In this issue: - College of Engineering - The University of Tennessee ...

In this issue: - College of Engineering - The University of Tennessee ...


A Message from the EDP Director


We have had an exciting,

busy year and you’ll see

just a preview of all the

great things happening

within this issue. I

would like to thank the

students, faculty, staff,

and administration who

voluntarily participated

within efforts of this

annual publication.

The FOCUS newsletter

includes many notable

highlights such as the

College of Engineering

(COE) Summer Pre-

College Programs. The

High School Introduction

to Engineering Systems

(HITES) program was founded in 2001 and has provided an

experience to 177 high school student juniors and seniors. Based

on the HITES 2010 program, 86% of the participants have

been accepted to a four-year university majoring in a science,

technology, engineering, and mathematics (STEM) discipline.

Based on the Bechtel HITES 2011 program, 86% of the seniors

are planning to major in engineering with 77% planning to attend

the University of Tennessee, Knoxville, in Fall 2012. Due to the

success of these programs, the COE will expand 2012 Summer

Pre-College Programs by 40%, providing experiences for up to

160 middle and high school participants.

As we continue to expand over the years, there has been an urgency

to grow in staff to provide additional support for pre-college and

undergraduate student development. We are pleased to welcome

Zaragosa “Mito” Espinoza as coordinator and Dawn Hall as

administrative specialist within the Office of Engineering Diversity

Programs (EDP). Both bring passion to further and accomplish

the goals of the COE. As we embark on the new school year, we

are excited to celebrate the tenth anniversary of the Tennessee

Louis Stokes Alliance for Minority Participation (TLSAMP),

a National Science Foundation funded program designed to

increase the enrollment and graduation rates of underrepresented

ethnic minorities in STEM. We cordially invite all to join us for a

Showcase Celebration on November 2, 2012, to honor the past and

discuss the future. In closing, we would like to thank our alumni

and corporate supporters, whose generous support provides our

university with enrichment and scholarships. Thank you all for

your efforts, and if you are in the area, please stop by and visit us in

110 Estabrook Hall.

Go Vols!

Travis Griffin, Director

Engineering Diversity Programs


New Staff Members on Board with

Engineering Diversity Programs

Engineering Diversity Programs

welcomed Zaragosa “Mito”

Espinoza as coordinator and

Dawn Hall as administrative

specialist in January of 2012.

Espinoza took on his current role

after being an academic advisor

in the UT College of Business

Administration. He came to UT

from Waco, Texas, where he

worked at Baylor University. With

a BA from Texas A&M and an MS

from Baylor, Espinoza is currently

working towards a Higher

Education Administration Ph.D.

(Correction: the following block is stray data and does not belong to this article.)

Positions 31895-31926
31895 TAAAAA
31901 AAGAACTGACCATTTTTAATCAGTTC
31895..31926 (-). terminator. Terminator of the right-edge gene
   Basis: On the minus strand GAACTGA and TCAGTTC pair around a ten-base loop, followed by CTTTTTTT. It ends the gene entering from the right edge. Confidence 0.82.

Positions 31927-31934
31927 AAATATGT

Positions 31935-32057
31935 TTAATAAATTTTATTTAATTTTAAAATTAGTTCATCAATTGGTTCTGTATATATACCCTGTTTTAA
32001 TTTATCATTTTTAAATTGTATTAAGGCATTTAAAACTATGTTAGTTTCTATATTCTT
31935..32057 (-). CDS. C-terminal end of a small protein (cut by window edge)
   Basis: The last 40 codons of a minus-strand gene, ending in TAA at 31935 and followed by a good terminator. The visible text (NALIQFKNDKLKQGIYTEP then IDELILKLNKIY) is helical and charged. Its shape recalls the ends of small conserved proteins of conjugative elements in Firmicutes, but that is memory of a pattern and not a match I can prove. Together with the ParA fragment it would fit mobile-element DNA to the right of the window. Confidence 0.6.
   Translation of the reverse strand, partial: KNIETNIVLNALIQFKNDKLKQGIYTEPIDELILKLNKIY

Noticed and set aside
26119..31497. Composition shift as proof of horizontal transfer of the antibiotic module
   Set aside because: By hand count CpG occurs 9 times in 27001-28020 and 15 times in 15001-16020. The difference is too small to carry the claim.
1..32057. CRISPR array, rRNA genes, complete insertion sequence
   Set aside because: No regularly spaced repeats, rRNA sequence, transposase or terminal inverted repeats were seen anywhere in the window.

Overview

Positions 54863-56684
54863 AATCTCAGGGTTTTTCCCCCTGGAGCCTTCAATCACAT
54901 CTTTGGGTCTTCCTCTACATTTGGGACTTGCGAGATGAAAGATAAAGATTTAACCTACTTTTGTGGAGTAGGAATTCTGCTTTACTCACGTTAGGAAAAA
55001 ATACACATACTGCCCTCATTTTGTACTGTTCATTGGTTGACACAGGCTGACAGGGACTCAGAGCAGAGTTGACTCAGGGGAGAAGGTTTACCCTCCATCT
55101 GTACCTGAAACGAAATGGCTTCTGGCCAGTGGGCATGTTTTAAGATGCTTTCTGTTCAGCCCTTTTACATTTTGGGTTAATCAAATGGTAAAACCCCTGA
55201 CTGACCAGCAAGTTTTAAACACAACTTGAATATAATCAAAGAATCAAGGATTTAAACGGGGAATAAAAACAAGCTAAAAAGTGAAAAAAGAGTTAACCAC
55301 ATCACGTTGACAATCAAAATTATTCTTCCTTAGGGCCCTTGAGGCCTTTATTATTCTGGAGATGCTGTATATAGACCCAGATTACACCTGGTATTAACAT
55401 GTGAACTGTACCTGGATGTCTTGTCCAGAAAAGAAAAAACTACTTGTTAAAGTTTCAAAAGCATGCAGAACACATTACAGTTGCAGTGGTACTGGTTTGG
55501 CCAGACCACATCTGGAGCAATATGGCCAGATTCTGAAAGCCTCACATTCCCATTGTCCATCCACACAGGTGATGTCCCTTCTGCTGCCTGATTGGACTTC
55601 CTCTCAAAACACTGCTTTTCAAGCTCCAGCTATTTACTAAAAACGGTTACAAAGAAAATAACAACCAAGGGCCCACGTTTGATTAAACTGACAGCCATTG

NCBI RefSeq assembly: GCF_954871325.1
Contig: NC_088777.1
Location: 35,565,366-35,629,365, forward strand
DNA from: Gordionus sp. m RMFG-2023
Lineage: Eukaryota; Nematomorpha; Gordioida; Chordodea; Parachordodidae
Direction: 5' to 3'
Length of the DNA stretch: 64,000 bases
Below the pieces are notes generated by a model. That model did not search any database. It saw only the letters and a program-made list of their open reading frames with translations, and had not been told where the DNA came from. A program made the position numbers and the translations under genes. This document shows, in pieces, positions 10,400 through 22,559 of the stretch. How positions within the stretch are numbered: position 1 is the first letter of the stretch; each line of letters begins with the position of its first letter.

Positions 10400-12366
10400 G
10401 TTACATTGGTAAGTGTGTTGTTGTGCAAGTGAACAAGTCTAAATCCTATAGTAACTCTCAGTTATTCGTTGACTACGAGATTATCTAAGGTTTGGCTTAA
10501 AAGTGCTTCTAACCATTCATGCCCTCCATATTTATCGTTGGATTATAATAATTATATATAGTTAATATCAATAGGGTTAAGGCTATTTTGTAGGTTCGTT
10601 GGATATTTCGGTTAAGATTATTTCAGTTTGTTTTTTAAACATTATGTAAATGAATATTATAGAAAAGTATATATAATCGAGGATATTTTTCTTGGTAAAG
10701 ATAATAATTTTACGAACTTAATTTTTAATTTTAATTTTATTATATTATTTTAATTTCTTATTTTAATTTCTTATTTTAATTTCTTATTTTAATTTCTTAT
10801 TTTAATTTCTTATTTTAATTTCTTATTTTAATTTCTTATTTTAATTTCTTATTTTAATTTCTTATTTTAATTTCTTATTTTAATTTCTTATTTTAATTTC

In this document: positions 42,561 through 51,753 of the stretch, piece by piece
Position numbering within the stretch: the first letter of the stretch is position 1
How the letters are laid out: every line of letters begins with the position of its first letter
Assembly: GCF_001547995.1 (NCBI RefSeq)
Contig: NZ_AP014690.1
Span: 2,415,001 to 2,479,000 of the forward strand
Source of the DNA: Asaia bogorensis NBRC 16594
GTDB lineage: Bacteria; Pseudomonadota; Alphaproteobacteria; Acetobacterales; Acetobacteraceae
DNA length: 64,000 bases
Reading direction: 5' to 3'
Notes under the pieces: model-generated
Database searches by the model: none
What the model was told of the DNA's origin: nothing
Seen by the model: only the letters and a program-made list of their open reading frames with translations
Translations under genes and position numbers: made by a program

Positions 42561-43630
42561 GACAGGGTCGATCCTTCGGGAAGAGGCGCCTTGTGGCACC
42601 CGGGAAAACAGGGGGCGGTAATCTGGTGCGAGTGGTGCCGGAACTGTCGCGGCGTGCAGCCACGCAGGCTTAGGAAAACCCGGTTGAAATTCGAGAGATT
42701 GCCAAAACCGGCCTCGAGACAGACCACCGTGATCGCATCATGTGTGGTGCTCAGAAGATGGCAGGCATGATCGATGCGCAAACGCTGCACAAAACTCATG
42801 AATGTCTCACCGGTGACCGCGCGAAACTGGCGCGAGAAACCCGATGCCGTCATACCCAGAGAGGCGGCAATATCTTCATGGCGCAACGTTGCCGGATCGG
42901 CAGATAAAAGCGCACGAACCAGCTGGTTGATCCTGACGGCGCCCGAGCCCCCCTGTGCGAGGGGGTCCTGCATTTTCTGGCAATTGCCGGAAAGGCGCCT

here at UT. He plans to study the

motivations of Latino males who Zaragosa “Mito” Espinoza

are the first in their family to

pursue higher education.

“As a Latino, first-generation

college student at a predominately

white institution, I struggled

with the transition to college

life and was supported by

organizations and programs

that sought to increase diversity

and enhance the experience for

underrepresented populations,”

said Espinoza. “I chose to get

involved with student affairs to

give back and help other students

that may also be struggling with

the transition to college life.”

The aspect of EDP that Espinoza Dawn Hall

enjoys most is interacting with

students. Their stories, and what

he calls their “amazing feats of dedication, diligence, determination,

and talent,” impress him every day.

Hall worked in the Knox County General Sessions Court for

seventeen years before coming to UT. She joined the EDP full-time

in January. She studied business at Tennessee Wesleyan College

in Athens, Tenn., and at Pellissippi State Community College in


Like Espinoza, Hall enjoys the interaction with students that comes

with working in the diversity office.

“I love the events that we host to help under-represented students

carve a future for themselves,” said Hall. “This is an amazing office to

represent and I am thankful for the opportunity to learn new things

each day. I want to see our students take advantage of what our office

has to offer.”

The 40th Anniversary

Celebration of Engineering Diversity

Coming Soon



UT Engineering Student Shaunte Hunter Receives Women of Color Award

KNOXVILLE — Shaunte Hunter, a junior in

mechanical engineering at the University of

Tennessee, Knoxville, has been selected as

a student recipient for the Women of Color

in Science, Technology, Engineering, and

Mathematics (STEM) Community Award.

This award recognized Hunter, from

Chattanooga, for her great work in and out

of the classroom and was presented to her